The oak is a large evergreen tree from the Mediterranean region occurring in the woodlands of Portugal, Spain, Tunisia, Algeria and Morocco and is a long-lived species.
The outstanding feature of the Algerian oak is the spring growth of bright lime green leaves that contrast with the dark colour of the trunk and branches. The leaves are very similar to the English oak (Quercus robur) in shape, turning dark green by late spring and evergreen in warm zones. In cooler zones the oak is semi-deciduous and completely deciduous in the coldest, turning a brown autumn colour before falling off.
The tree’s stout trunk supports a canopy of broad spreading horizontal branches of dark grey, deeply fissured bark in a pattern of square rough plates. The acorns are a dark nut brown and ripen in April.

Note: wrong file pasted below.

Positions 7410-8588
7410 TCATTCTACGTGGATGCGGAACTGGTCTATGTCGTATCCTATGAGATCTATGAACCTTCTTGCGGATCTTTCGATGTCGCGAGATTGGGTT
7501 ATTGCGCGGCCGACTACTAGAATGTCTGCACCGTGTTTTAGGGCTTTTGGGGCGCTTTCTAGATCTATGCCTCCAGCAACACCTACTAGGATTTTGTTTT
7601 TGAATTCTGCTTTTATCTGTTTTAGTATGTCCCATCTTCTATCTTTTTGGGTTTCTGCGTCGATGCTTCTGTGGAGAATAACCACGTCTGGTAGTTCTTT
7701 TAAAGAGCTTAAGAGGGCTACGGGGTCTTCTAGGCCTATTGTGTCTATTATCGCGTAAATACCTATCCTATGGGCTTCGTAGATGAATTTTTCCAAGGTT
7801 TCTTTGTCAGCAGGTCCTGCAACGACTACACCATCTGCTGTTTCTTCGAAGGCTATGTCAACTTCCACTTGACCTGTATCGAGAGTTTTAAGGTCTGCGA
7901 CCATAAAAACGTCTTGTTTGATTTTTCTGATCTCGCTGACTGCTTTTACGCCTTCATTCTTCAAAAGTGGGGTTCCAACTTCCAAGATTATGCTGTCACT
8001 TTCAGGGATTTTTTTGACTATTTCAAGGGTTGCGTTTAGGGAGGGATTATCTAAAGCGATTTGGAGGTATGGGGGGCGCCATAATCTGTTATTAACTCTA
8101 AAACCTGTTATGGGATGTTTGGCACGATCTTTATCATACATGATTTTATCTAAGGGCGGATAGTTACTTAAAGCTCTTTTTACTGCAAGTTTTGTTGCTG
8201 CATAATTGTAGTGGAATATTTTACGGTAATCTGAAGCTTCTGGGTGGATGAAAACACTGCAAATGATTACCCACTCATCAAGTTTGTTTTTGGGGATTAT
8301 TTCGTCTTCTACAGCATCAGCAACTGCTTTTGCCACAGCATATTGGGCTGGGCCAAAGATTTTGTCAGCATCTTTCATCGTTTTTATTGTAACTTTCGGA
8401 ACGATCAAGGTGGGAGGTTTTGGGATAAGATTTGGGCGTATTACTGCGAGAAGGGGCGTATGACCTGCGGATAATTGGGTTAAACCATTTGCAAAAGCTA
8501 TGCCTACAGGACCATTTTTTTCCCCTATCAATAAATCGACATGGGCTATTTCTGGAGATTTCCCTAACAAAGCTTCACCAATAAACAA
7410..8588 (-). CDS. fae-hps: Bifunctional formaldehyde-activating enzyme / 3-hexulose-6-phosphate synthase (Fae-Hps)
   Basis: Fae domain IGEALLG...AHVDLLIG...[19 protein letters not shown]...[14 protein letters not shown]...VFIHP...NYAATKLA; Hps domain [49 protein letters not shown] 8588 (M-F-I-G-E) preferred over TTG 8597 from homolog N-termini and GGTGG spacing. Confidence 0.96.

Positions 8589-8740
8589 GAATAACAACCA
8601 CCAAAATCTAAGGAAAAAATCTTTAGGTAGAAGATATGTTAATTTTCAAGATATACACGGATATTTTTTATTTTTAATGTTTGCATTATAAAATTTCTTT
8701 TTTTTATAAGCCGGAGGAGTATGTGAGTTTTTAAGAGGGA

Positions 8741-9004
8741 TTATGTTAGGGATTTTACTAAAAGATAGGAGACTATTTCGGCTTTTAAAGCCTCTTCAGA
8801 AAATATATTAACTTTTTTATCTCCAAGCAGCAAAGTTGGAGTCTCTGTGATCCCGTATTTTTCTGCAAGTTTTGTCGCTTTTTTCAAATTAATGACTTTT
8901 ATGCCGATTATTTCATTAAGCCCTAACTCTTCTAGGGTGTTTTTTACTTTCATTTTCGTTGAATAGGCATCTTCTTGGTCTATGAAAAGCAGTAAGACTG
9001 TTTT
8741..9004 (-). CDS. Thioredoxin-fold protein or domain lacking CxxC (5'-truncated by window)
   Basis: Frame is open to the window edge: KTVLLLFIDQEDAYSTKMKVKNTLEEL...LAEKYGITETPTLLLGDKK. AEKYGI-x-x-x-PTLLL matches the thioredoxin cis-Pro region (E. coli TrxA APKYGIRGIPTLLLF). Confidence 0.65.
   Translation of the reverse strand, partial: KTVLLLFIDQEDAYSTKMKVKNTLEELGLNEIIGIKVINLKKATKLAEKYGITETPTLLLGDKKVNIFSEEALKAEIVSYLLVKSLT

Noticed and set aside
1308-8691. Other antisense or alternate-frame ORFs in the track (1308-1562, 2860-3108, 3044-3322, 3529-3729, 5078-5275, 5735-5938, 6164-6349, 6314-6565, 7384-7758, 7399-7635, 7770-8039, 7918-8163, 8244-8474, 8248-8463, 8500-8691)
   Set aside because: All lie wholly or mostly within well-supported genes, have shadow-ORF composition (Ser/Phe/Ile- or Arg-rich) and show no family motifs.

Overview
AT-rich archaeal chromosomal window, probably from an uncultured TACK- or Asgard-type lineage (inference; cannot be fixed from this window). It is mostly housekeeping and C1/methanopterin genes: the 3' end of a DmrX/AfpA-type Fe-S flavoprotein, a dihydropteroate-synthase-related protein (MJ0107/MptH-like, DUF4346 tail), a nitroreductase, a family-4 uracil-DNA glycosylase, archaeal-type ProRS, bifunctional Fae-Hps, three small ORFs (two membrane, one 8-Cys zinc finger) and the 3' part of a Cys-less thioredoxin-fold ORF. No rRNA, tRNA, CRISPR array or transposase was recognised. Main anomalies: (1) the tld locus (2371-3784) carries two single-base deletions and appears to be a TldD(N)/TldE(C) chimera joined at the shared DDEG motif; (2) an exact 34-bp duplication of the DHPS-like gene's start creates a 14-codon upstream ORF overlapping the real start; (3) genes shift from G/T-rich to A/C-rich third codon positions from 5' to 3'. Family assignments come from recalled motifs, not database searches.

The tree can grow successfully in cool to warm temperate climates, and in clay and sand-based loam soils growing to a maximum height and spread of 20 to 30 metres. It is tolerant of sandy, alkaline soils, drought or low rainfall.
Where can the Algerian oak be seen in the Parklands?
There are two examples of the Algerian oak in the Parklands: at Loch Avenue opposite Federation Valley; and Queens Park opposite the bend in York Road.
Both specimens have grown to heights of approximately 12 to 15 metres thriving in the Parklands sandy soils.